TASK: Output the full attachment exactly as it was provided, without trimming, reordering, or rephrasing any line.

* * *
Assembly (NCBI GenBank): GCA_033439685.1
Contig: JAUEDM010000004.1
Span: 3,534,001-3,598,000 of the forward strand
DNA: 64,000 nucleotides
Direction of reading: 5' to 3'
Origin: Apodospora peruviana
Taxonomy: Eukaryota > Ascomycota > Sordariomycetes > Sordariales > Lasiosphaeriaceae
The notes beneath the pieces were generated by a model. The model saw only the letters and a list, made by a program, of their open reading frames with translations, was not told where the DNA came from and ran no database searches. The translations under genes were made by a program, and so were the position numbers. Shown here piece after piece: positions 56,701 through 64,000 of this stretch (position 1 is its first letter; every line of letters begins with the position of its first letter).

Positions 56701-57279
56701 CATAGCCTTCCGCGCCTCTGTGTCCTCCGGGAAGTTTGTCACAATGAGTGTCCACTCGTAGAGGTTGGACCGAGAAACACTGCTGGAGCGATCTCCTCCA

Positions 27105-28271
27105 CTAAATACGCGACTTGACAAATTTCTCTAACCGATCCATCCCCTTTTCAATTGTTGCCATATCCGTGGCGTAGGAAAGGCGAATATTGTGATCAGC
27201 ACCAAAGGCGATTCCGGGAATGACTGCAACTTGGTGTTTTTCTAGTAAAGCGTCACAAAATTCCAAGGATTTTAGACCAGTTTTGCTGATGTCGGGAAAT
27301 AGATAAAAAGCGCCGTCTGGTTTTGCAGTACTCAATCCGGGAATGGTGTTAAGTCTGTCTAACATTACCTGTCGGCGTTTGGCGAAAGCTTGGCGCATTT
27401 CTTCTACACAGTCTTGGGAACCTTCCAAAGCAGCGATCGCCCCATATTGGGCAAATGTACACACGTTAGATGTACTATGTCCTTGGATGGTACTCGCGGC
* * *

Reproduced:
Assembly (NCBI GenBank): GCA_033439685.1
Contig: JAUEDM010000004.1
Span: 3,534,001-3,598,000 of the forward strand
DNA: 64,000 nucleotides
Direction of reading: 5' to 3'
Origin: Apodospora peruviana
Taxonomy: Eukaryota > Ascomycota > Sordariomycetes > Sordariales > Lasiosphaeriaceae
The notes beneath the pieces were generated by a model. The model saw only the letters and a list, made by a program, of their open reading frames with translations, was not told where the DNA came from and ran no database searches. The translations under genes were made by a program, and so were the position numbers. Shown here piece after piece: positions 56,701 through 64,000 of this stretch (position 1 is its first letter; every line of letters begins with the position of its first letter).

Positions 56701-57279
56701 CATAGCCTTCCGCGCCTCTGTGTCCTCCGGGAAGTTTGTCACAATGAGTGTCCACTCGTAGAGGTTGGACCGAGAAACACTGCTGGAGCGATCTCCTCCA

Positions 27105-28271
27105 CTAAATACGCGACTTGACAAATTTCTCTAACCGATCCATCCCCTTTTCAATTGTTGCCATATCCGTGGCGTAGGAAAGGCGAATATTGTGATCAGC
27201 ACCAAAGGCGATTCCGGGAATGACTGCAACTTGGTGTTTTTCTAGTAAAGCGTCACAAAATTCCAAGGATTTTAGACCAGTTTTGCTGATGTCGGGAAAT
27301 AGATAAAAAGCGCCGTCTGGTTTTGCAGTACTCAATCCGGGAATGGTGTTAAGTCTGTCTAACATTACCTGTCGGCGTTTGGCGAAAGCTTGGCGCATTT
27401 CTTCTACACAGTCTTGGGAACCTTCCAAAGCAGCGATCGCCCCATATTGGGCAAATGTACACACGTTAGATGTACTATGTCCTTGGATGGTACTCGCGGC